a.       49-1-3(7)(H) defines imminent danger to physical well-being of a child if parents use of drugs/alcohol or controlled substance has impaired parenting skills to pose an imminent risk to child’s health or safety.
b.  It appears the only circumstances in which law enforcement can take a child is if they are abandoned or emergency medical help is needed.  Courts are authorized to order the department to take children if imminent danger presents.  This suggests that law enforcement might need to work more closely with social services, if there are such situations that  they might envision needing their help.  Sounds like they want the authority to intimidate people with criminal prosecution rather than refer the matter to the department. By adding this new section people are put at risk of criminal and civil prosecution for the same activity..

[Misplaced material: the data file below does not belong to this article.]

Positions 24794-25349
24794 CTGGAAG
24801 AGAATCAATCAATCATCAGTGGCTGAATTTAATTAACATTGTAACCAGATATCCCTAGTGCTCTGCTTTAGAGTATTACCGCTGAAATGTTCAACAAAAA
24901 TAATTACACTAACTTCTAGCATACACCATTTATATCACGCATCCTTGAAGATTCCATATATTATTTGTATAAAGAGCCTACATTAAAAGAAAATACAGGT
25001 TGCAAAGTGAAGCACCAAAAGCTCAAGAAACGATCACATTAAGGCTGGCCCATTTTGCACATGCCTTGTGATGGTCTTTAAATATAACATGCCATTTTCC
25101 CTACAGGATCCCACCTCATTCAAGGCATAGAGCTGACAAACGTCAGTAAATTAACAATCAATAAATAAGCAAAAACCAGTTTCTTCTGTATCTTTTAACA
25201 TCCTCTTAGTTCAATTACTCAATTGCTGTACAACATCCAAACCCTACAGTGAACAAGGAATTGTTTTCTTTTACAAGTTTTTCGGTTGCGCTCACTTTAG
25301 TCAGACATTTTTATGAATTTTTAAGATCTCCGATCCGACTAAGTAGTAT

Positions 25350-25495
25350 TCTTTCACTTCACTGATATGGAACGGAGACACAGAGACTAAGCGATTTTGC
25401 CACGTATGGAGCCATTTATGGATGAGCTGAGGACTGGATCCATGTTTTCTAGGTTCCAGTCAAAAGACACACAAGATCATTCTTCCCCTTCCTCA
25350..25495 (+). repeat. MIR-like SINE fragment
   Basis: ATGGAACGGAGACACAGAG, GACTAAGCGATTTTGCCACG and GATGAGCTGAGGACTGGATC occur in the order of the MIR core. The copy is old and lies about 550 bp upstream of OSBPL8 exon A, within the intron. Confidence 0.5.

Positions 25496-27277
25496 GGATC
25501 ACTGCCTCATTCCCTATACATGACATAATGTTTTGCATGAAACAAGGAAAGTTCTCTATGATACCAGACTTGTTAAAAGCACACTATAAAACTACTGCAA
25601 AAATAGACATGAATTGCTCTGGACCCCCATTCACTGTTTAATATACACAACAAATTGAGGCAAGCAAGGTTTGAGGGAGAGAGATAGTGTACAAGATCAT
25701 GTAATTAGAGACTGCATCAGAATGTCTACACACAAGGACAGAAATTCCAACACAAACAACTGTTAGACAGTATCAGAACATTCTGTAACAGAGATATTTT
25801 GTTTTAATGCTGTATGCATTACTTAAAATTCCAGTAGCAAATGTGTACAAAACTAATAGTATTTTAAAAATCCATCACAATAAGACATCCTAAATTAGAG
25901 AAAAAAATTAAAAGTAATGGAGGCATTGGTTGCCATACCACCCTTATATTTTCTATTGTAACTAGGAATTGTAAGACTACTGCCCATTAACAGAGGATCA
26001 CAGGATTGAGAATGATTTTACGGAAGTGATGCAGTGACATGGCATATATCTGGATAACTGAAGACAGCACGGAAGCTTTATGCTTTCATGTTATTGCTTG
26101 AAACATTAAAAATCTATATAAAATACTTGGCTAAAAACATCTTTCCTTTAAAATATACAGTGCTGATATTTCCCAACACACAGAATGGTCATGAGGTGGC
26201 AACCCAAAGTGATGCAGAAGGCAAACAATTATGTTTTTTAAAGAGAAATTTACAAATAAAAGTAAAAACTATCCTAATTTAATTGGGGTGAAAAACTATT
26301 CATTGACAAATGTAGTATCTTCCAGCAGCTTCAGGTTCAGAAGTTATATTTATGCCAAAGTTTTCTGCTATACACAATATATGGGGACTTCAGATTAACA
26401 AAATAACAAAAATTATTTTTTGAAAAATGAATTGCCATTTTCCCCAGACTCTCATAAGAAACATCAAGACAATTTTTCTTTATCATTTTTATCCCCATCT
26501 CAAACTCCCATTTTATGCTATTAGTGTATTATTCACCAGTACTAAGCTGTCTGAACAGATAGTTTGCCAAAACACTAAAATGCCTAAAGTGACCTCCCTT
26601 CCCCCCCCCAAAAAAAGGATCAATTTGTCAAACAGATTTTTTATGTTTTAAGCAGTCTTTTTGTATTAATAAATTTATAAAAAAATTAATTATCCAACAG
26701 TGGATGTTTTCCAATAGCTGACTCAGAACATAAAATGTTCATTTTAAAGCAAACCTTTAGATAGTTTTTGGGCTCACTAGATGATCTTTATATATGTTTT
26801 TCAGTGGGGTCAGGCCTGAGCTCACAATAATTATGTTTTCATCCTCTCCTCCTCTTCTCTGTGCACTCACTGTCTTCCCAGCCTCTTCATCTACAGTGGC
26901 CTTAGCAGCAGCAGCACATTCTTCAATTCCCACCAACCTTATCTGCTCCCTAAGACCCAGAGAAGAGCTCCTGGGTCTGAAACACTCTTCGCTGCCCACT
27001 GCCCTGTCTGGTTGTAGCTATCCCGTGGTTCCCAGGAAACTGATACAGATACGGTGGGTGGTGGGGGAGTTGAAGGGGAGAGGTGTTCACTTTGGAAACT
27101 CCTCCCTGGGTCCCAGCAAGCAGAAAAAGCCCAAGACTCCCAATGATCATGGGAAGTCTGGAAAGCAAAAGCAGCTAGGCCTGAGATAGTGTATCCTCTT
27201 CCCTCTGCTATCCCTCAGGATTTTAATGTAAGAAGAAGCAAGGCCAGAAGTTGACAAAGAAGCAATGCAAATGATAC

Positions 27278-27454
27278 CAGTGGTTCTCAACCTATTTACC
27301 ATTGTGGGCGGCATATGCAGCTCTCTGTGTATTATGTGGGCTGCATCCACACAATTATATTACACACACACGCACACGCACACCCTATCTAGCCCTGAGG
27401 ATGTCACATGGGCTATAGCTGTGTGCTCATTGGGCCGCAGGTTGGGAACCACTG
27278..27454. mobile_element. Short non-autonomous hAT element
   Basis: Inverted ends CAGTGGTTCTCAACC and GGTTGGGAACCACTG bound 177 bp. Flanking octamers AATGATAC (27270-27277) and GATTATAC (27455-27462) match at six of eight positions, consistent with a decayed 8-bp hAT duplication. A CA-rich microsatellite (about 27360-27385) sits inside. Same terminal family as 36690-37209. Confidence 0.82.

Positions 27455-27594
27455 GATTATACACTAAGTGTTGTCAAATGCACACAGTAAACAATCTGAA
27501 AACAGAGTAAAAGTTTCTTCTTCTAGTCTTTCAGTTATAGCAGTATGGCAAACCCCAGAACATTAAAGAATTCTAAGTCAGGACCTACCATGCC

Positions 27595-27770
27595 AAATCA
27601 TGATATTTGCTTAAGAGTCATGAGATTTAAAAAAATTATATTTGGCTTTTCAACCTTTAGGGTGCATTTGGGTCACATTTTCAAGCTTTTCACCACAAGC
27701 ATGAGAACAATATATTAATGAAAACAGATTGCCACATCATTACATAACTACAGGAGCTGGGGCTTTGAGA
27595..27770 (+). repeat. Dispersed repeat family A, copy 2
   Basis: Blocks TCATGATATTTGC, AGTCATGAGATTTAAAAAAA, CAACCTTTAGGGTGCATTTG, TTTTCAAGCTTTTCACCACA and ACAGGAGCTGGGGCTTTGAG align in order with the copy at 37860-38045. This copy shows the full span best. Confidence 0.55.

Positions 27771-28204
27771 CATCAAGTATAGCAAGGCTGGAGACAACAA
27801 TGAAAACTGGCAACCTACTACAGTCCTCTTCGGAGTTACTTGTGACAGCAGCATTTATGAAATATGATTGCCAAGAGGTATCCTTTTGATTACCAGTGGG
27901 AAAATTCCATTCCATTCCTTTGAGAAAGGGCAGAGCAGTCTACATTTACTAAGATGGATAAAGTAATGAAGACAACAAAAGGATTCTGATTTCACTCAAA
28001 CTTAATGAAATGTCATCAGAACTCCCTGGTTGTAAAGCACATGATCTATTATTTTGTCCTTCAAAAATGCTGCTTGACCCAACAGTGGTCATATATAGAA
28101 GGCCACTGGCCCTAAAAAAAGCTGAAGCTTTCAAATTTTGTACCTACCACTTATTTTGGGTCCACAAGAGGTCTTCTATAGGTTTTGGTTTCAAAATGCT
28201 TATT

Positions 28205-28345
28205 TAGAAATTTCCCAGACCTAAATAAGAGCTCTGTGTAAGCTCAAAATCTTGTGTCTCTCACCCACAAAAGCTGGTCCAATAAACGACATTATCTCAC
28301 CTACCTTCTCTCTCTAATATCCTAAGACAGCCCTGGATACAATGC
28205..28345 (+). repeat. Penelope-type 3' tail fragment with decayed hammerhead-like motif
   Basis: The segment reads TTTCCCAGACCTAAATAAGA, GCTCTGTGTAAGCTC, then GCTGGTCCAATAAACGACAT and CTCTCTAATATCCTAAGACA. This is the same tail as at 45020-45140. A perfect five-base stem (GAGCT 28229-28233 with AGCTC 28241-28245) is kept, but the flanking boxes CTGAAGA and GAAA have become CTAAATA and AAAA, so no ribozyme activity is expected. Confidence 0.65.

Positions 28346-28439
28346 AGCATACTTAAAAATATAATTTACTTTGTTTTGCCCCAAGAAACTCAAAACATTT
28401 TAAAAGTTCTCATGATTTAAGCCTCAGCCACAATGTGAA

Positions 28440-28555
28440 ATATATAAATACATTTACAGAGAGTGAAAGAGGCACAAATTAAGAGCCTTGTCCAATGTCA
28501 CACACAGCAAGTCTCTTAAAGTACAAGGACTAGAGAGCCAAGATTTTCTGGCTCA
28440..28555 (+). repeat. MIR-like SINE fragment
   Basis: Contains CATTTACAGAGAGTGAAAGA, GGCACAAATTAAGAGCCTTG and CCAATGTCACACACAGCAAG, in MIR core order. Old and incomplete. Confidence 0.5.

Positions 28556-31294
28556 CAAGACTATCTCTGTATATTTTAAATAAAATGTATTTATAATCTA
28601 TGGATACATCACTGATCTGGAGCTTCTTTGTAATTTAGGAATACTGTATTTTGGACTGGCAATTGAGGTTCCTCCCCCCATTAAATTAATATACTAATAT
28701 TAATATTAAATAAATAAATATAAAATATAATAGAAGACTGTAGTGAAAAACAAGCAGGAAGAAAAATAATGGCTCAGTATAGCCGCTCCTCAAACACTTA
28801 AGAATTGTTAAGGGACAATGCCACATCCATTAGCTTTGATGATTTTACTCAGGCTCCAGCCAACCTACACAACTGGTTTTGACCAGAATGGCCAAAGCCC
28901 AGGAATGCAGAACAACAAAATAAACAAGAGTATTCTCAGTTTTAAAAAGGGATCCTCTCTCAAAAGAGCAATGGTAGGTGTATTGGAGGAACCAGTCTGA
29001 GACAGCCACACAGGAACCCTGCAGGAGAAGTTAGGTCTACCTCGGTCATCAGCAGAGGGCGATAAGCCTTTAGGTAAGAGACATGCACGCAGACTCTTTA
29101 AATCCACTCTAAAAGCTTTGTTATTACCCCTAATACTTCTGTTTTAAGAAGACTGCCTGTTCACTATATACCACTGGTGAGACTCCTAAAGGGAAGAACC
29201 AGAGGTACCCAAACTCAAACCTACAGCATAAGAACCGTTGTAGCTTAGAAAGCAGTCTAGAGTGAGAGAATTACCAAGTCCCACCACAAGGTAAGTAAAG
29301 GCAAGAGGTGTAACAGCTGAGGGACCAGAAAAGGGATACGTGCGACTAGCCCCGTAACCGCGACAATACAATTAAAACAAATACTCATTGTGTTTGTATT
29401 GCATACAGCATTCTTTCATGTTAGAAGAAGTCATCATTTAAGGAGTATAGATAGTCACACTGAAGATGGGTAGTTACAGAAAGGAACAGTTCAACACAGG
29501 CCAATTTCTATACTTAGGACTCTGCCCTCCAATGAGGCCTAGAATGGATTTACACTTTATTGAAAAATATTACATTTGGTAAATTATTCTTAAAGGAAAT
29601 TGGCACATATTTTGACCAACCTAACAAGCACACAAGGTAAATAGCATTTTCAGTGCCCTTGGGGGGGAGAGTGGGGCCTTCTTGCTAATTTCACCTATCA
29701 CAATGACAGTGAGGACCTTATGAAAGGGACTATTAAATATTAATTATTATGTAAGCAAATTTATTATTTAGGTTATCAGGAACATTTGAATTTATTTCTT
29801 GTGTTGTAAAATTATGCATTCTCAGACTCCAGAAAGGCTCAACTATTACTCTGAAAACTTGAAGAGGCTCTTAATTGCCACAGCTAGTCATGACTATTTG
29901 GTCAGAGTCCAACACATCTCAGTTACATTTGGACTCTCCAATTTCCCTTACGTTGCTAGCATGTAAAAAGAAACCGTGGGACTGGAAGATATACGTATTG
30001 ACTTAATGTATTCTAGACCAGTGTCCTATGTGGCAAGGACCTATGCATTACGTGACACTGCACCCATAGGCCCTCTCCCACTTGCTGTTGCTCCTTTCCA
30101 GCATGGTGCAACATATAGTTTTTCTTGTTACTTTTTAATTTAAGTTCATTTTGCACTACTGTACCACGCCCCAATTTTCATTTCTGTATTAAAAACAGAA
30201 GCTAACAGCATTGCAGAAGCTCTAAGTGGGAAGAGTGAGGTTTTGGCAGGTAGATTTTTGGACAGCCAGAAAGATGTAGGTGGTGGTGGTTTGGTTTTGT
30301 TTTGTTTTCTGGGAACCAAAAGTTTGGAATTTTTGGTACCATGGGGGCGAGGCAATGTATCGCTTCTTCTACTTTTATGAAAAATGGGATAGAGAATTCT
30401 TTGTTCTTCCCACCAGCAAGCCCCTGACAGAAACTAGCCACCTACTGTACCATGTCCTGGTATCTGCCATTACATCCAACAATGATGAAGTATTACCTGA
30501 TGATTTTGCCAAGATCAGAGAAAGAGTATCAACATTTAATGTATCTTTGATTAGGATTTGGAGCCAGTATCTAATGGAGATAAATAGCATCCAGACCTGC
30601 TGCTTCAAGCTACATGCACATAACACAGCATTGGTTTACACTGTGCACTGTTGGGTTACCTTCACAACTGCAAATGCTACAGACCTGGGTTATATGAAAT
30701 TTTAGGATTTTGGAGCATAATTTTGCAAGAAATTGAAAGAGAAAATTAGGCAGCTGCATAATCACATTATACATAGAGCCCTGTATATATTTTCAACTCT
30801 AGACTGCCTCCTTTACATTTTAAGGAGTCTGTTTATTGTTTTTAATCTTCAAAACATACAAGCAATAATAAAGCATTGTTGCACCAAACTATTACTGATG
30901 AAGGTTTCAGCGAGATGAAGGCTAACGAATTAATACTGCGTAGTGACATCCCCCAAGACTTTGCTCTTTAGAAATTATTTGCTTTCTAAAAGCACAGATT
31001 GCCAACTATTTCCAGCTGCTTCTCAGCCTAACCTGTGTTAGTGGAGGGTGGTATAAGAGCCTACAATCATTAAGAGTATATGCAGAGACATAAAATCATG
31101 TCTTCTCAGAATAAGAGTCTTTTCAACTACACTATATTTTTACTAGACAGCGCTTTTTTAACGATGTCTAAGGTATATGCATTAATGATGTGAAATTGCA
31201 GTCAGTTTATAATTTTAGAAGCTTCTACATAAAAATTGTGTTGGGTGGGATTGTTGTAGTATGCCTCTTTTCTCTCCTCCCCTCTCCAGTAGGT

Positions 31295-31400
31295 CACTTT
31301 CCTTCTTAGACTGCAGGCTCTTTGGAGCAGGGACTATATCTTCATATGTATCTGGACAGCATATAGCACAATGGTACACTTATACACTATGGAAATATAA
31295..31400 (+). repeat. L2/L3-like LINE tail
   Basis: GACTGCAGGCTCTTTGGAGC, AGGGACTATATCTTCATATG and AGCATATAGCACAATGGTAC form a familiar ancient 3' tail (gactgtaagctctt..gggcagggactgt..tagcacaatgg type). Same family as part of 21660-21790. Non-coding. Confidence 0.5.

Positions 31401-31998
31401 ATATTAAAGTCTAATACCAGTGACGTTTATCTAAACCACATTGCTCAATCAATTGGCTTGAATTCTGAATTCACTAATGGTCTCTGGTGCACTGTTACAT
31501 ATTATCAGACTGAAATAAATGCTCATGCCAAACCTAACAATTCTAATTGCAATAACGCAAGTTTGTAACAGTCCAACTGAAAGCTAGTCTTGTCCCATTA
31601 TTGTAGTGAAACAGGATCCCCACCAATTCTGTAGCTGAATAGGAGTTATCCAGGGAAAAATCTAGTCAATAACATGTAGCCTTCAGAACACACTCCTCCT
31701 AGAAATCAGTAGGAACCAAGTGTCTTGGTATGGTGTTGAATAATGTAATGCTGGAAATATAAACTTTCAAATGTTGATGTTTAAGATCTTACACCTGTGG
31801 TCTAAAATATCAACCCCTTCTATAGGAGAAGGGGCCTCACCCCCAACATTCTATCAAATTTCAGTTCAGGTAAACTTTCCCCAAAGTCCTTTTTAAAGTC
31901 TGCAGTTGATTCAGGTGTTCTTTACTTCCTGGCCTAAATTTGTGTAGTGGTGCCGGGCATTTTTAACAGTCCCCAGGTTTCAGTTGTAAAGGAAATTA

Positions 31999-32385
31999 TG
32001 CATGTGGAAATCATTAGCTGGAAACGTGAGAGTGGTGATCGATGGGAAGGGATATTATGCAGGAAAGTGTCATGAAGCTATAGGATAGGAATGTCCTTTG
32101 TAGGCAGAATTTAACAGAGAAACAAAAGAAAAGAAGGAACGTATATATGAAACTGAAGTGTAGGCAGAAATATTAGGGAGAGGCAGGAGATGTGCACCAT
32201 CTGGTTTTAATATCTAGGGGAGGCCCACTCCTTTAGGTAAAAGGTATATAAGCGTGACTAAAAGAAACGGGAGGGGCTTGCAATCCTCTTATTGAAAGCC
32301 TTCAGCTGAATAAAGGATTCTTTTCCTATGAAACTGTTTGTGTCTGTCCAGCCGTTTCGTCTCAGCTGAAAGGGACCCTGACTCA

3 .Police and law enforcement are mandatory reporters under 49-6A-2.
4. The definitions of bodily injury are being taken from the sexual offenses section of the code.

Our Message
Please let your Delegate know that you oppose HB 4005. Particularly the members of the Subcommittee -  Delegate Ellem Delegate Shott Delegate Marcum Delegate Sponaugle Delegate Fleischauer. Their contact information can be found below.